Food tastes better outdoors, and plenty of empty picnic tables are just waiting for you and your PB&J sandwich or homemade Dutch oven dinner or curbside pickup pasta and chicken feast.
Enough enjoyable Henderson-area picnic spots are out there for you to make al fresco dining plans for each week of 2019, but that’s a lot of pressure. So how about eating outdoors once a month? I’ll make a few recommendations, but a sensible approach would be starting with a park near your home and extending the adventure from there. The City of Henderson website has a map with 51 green dots marking parks and more than a dozen blue dots for future parks. The map may be found by clicking “Parks and Recreation Facilities” at cityofhenderson.com/gis/printable-maps.
Cornerstone Park (1600 Wigwam Parkway): There are five covered picnic tables that could give you the feel of dining privately under a gazebo at the end of a boat dock. While you won’t be gazing out at Lake Tahoe or South Carolina’s Intracoastal Waterway, you will spot the golds or greens of swaying reeds and count dozens of ducks and geese flying in and out to feed and rest in the 31-acre lake that’s the heart of this gravel-pit-turned-100-acre-park. If those top-choice picnic tables are already taken, the park has plenty more covered picnic tables. Park perks: The sense of being out in nature within the city; spotting birds and rabbits; walking, jogging and biking options along a more than 1-mile paved path circling the no-swim lake; volleyball in the sand; and lighted basketball courts.
Hidden Falls Park (281 W. Horizon Drive): This site has terrific picnic table views of rugged hills that are part of Henderson’s southern edge. It’s a quieter location to take a sandwich and side salad created from a recipe in an old-school cookbook that might otherwise wither in the shadow of recipe websites. My spirits are always lifted after eating lunch in the uncluttered open air of a park like this, and there’s a chipping away of some stress with time spent outdoors. Park perks: Easy access to hiking trails and imaginative playground equipment for little ones.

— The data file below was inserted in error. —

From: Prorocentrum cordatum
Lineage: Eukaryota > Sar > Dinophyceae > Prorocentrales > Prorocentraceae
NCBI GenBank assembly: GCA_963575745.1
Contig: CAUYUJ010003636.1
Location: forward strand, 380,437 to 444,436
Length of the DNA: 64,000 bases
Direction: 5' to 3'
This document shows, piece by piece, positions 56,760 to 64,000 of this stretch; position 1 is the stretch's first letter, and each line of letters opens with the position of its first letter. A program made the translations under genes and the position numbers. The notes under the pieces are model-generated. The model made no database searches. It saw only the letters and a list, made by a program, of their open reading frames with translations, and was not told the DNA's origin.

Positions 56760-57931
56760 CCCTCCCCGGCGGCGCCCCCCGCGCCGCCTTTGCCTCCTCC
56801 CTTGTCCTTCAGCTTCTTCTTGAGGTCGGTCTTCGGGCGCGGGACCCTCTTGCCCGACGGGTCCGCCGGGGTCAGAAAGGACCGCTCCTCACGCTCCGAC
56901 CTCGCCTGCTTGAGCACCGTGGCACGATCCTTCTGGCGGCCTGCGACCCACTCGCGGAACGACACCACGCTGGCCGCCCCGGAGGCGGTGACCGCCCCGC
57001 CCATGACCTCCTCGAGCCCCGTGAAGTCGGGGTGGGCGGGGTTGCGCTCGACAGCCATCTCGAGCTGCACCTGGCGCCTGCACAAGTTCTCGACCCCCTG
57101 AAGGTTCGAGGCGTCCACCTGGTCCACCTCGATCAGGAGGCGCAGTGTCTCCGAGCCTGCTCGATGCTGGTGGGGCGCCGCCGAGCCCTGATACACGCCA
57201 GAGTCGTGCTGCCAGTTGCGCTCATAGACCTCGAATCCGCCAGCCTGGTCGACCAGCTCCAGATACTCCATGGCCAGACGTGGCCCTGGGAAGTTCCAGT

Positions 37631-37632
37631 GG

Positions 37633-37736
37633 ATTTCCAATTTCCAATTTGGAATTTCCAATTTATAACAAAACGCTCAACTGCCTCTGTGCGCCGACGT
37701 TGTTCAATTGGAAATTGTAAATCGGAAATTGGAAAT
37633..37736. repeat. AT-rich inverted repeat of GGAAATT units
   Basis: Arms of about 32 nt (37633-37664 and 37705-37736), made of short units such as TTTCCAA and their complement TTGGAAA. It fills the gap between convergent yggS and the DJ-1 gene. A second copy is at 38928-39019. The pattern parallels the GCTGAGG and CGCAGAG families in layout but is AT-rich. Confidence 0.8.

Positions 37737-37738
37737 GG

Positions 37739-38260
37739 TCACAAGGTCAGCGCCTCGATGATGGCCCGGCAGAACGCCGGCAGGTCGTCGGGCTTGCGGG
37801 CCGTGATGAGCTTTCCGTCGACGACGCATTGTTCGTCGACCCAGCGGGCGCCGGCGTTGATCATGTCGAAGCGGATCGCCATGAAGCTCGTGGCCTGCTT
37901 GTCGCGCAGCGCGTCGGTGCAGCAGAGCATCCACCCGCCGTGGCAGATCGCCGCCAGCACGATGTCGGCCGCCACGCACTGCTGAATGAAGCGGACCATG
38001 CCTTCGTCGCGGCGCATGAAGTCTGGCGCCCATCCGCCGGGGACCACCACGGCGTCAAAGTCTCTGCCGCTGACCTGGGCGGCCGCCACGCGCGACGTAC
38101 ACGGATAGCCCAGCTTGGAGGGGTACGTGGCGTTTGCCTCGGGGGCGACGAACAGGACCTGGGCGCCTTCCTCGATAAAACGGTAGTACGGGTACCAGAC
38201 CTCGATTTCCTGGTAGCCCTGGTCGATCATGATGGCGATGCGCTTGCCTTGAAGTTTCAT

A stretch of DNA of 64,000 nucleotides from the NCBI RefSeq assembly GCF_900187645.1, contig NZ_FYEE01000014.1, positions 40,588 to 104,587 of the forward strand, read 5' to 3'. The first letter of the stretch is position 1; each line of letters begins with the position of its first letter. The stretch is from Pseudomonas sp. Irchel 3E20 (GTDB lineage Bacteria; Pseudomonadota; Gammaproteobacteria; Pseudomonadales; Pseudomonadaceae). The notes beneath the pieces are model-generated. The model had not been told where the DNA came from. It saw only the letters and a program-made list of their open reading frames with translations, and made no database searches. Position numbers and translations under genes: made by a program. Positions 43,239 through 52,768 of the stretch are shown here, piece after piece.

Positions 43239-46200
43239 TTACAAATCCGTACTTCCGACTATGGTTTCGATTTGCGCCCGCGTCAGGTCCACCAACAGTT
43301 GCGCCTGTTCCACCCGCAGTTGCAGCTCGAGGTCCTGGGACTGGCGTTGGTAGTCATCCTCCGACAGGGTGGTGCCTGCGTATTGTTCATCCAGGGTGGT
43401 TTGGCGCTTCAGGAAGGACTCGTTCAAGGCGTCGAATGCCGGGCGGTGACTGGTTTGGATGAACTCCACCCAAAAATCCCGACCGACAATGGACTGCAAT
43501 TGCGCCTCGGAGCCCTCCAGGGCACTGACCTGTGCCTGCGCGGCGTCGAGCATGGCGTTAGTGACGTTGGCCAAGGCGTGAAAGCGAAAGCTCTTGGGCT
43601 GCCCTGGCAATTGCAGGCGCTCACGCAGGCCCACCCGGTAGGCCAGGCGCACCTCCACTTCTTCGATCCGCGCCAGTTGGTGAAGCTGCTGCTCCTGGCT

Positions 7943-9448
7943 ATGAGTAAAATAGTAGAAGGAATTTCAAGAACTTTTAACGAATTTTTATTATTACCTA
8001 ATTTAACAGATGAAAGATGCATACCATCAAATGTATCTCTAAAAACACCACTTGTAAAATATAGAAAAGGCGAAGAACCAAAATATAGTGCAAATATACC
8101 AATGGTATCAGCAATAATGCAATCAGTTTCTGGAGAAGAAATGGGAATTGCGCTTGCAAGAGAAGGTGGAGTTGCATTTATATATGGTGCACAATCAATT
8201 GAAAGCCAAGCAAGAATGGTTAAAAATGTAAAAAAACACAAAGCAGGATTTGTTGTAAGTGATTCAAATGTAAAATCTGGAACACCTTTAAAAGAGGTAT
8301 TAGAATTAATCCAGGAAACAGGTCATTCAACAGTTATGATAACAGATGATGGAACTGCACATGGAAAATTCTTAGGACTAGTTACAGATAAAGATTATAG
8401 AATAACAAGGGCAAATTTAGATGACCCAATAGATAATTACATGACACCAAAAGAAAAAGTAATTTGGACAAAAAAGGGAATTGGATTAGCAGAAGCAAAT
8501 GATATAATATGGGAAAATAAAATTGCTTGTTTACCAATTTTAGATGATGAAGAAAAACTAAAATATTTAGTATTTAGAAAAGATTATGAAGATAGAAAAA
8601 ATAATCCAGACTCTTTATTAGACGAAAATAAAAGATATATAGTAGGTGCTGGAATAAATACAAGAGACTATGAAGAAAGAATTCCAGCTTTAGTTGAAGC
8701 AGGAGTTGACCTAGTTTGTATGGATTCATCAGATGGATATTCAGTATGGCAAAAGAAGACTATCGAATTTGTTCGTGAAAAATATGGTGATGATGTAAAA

Equestrian Park (1298 Equestrian Drive): The grass and trees offer coolness and shade even on the hottest summer mornings at this park perched above the Mojave Desert floor. If heading here in the morning, pick up a breakfast burrito or coffee and doughnuts to enjoy on a bench or at a picnic table. If not pressed for time, a 1.8-mile winding paved path allows walkers and bikers to pass through creosote and mesquite. Park perks: Possibility of seeing horses and talking to riders, as well as access to the River Mountains Loop Trail for those with serious biking ambitions.
Acacia Park (50 Casa Del Fuego St.): Typically, this is a busy spot for picnicking and playing, but the park has an inspirational demonstration garden that makes it worthy of being added to your al fresco dining list. In March, April and May, you’ll find blooms in yellow, pink, white, orange and purple. Breathe deeply, especially if close to the grape bubble gum-scented violet blooms of the Texas Mountain Laurel. The garden’s cactuses, trees, bushes and perennial flowers are desert hearty, water-efficient and drought-tolerant, and they are on display for people seeking beauty tips for their landscaping. On many weekday afternoons, soccer and football teams practice here, and younger brothers and sisters play on the slides and monkey bars, so the main park is rarely a quiet zone. But a walk through the demonstration garden is generally peaceful, and some picnic tables are found near the garden and away from the crowds. Park perks: Access to Union Pacific Railroad Trail and irresistible water features for kids during warmer months.
Also worthy of your al fresco dining list are several Henderson parks farther west of U.S. Highway 95. Picnic tables along the shoreline of Lake Mead should be included, as well as Boulder City’s Hemenway Park, where there’s always a Lake Mead view and Bighorn sheep often are spotted from picnic tables. The City of Henderson website lists the amenities of each city park and details how to make reasonably priced reservations for group picnic sites.
Luckily, Henderson provides plenty of park space for those of us needing a nature fix but lacking the time to hit the trail for a half-day. Because meals taste better at picnic tables and being outdoors is good for the spirit, why not have a 2019 goal of eating a meal each month in a local park?
Natalie Burt, a former news reporter at the Review-Journal for 11 years, spends as much of her free time as possible enjoying Southern Nevada’s outdoors. She’s now a teacher and has lived in Henderson for 17 years. Email: firstname.lastname@example.org.